Laser depaneling can be performed with extremely high precision. This will make it extremely valuable in situations where areas of the board outline demand close tolerances. It also becomes appropriate when very small boards are involved. Because the cutting path is quite narrow and can be located very precisely, PCB Depanelizer can be put closely together on the panel.
The reduced thermal effects mean that although a laser is involved, minimal temperature increases occur, and therefore essentially no carbonization results. Depaneling occurs without physical contact with the panel and without bending or pressing; therefore there is less probability of component failures or future reliability issues. Finally, the location of the cutting path is software-controlled, meaning modifications in boards may be handled quickly.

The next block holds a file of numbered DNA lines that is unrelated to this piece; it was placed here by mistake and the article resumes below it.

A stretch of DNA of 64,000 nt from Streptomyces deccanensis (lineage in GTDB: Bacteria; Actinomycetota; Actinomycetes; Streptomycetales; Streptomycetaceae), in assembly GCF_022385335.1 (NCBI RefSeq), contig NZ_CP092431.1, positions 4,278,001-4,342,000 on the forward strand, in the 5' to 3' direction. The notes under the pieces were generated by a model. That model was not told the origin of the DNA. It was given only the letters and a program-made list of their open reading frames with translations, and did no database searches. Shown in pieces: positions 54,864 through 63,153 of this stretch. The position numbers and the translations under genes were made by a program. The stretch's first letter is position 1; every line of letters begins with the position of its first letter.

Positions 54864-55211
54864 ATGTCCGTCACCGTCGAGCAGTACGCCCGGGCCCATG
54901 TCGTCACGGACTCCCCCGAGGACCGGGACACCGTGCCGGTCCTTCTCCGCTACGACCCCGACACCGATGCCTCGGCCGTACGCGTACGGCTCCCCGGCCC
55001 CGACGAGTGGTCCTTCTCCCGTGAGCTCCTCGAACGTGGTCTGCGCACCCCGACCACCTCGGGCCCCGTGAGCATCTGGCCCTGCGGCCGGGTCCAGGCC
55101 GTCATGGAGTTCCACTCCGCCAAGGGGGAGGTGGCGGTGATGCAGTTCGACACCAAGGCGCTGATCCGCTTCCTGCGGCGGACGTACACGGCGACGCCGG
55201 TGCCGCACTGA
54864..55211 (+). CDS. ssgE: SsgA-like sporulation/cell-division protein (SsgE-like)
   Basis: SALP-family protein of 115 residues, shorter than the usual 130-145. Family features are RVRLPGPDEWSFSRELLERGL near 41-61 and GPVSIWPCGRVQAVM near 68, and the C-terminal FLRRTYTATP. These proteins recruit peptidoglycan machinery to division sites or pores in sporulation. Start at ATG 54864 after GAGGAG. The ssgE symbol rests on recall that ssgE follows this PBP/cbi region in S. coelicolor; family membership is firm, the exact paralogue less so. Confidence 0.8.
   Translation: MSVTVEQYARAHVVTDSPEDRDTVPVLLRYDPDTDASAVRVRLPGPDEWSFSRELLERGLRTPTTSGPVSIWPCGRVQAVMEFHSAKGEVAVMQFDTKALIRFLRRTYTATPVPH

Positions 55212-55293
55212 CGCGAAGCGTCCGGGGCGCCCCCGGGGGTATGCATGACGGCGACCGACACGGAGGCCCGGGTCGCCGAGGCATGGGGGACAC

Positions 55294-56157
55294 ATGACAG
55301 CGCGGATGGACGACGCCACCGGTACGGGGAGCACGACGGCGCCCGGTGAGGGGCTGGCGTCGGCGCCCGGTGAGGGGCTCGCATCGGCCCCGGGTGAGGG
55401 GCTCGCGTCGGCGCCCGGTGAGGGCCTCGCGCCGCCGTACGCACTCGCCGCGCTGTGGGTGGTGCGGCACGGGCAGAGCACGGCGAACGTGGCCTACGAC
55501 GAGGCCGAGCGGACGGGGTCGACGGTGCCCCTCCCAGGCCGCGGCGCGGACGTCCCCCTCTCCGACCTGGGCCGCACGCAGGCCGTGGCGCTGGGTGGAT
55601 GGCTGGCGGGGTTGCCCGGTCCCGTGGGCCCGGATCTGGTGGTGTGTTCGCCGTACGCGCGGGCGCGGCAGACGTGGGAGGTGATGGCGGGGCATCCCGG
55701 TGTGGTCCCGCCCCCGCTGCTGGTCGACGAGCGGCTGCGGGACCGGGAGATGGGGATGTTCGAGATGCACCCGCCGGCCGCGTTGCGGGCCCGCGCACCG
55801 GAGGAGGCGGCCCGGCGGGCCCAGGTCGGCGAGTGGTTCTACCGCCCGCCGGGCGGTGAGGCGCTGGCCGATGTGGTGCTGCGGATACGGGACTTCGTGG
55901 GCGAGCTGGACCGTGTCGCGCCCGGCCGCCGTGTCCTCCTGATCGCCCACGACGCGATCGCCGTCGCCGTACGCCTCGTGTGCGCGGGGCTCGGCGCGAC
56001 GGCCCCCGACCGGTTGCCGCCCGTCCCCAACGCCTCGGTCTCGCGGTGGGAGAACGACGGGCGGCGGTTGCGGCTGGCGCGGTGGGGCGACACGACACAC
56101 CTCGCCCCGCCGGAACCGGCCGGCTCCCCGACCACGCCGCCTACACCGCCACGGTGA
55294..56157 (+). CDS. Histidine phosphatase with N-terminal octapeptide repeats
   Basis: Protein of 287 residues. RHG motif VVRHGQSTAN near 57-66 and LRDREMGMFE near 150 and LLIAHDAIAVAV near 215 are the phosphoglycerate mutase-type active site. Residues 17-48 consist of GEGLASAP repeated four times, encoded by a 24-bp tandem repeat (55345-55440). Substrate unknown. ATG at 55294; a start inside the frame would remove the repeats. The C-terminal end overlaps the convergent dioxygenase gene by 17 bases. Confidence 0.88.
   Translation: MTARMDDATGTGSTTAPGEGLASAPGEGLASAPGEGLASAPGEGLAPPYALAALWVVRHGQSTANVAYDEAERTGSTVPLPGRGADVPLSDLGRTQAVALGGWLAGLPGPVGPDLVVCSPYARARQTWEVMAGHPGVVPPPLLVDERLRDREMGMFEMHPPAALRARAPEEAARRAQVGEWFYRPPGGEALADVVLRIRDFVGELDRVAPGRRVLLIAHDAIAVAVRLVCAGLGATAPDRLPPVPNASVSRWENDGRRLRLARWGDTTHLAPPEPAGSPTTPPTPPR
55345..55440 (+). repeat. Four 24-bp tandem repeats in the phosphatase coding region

To check the impact for any remaining expelled material, a slot was cut in a four-up pattern on FR-4 material with a thickness of 800µm (31.5 mils). Only few particles remained and was made up of powdery epoxy and glass particles. Their size ranged from typically 10µm to some high of 20µm, and some may have was made up of burned or carbonized material. Their size and number were extremely small, and no conduction was expected between traces and components on the board. If you have desired, a simple cleaning process could be added to remove any remaining particles. This type of process could include the use of any type of wiping with a smooth dry or wet tissue, using compressed air or brushes. You can also use any kind of cleaning liquids or cleaning baths with or without ultrasound, but normally would avoid any kind of additional cleaning process, especially a costly one.